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Three Big Takeaways from the CrossFit Gymnastics Seminar and How it Can Help You- Coach Brandt

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First of all, I want to say thank you to all of our members at CFE for giving me the opportunity to coach you every day. I’m always in pursuit of finding ways to bring you safer and more effective training methods to help you perform to the best of your ability. Your health, no matter where you are in your fitness journey, is my number one concern everyday. I’m beyond thankful for the opportunity to love, support, and serve you day in and day out. It’s a privilege to walk hand and hand with each one of you every week as we get closer and closer to our personal goals in fitness.

This past weekend I attended the CrossFit Gymnastics course. While I obtained copious amounts of coaching development information, there are three key pieces I took away from the weekend that I wanted to share with all of you, so you can apply them immediately to your training. Knowledge is power, and the more you know as athletes the more successful you can become.

#1- What does gymnastics look like in CrossFit?

When most of us think about gymnastics, we immediately default to thinking about the Olympics: Aerial routines, uneven bars, and floor events. When we think about gymnastics in CrossFit, we automatically default to thinking about handstand walking and muscle ups–at least most of the time.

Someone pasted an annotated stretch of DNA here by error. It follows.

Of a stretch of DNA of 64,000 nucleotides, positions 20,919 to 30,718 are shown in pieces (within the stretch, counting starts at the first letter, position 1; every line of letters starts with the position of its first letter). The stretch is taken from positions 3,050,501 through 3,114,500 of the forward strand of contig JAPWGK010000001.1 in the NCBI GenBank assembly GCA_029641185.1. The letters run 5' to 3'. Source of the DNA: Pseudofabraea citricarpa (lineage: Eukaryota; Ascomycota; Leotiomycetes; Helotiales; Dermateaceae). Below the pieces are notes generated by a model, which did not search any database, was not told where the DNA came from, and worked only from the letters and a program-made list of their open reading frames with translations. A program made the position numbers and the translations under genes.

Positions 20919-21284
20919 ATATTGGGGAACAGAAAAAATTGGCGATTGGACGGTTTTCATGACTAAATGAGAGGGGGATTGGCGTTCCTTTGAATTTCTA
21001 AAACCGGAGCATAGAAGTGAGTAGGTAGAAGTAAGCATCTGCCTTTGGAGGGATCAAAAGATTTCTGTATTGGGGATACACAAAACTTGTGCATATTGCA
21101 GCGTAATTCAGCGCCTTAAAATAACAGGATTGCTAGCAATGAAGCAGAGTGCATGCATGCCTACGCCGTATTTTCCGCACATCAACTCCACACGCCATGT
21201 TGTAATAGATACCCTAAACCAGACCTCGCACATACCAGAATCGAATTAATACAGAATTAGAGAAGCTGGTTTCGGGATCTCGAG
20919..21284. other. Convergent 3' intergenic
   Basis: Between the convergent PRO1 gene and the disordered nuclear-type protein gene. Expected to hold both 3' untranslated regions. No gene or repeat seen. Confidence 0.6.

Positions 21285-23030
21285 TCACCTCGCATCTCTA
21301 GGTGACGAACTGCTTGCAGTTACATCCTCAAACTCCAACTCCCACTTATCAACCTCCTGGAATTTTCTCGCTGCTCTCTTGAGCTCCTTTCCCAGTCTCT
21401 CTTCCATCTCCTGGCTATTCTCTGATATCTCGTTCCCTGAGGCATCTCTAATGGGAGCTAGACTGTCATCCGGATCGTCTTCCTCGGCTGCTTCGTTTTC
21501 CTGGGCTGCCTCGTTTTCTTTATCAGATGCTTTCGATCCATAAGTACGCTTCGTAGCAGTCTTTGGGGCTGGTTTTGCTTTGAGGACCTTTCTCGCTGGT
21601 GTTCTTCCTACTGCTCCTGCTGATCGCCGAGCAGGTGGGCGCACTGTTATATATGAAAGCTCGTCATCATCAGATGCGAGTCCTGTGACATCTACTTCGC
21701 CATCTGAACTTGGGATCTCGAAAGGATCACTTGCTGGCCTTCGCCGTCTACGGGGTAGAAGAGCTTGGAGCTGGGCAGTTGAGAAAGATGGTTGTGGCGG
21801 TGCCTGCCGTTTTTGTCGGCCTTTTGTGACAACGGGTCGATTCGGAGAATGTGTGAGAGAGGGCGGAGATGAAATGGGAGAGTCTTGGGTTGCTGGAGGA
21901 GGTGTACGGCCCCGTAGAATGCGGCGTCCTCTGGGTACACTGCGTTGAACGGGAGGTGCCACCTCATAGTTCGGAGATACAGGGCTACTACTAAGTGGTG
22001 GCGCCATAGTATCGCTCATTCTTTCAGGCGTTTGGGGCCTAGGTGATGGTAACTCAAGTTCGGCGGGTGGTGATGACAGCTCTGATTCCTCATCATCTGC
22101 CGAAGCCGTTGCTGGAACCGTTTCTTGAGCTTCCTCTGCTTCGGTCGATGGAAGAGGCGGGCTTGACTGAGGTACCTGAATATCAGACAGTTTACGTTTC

CrossFit defines gymnastics as “moving your body weight through a full range of motion or extended range of motion without an external load”. CrossFit classifies air squat, push up, and pull up as gymnastics. CrossFit also uses equipment like the floor, pirouettes, the rig, the rings, and the rope to implement gymnastics. Therefore, congratulations! You all have been experienced gymnasts for your entire CrossFit careers. Don’t be intimidated by the word “gymnastics”.

#2- Scaling gymnastics movements.

How many of you learned to snatch with a 100# barbell?…..NO ONE! We all learned with the same 4 oz piece of PVC pipe. Depending on who you are, you may still use that same PVC pipe today to work on specific Olympic lifts. Gymnastics is a lot like Olympic lifting when we break down the movement. I’m going to use the hollow hold as an example.
Regularly programmed in our warm up, we all have seen the unforgivable hollow hold (figure one). A core exercise where we lay on our back, push our lower back into the ground, lift our shoulders off the ground, raise our arms straight over head, lift are feet slightly off the ground with legs together feet pointed and, thus, lounging into the hollow position. Hold this for 20 seconds and you’re sure to feel a warming sensation in your abdomen. In this example, the hollow hold is the 100# barbell. It’s our end goal. It’s what we want to get to. What about a “hollow tuck”? That is the PVC pipe. As we get stronger and better at our hollow tuck, we get a little adventurous and start extending our legs straight. This half hollow position is now like a 50# barbell (while snatching metaphorically). Finally, after weeks of practicing, we are confident enough to lift our arms over head, and thus fulfilling the entire “hollow rock” position. This is the 100# barbell.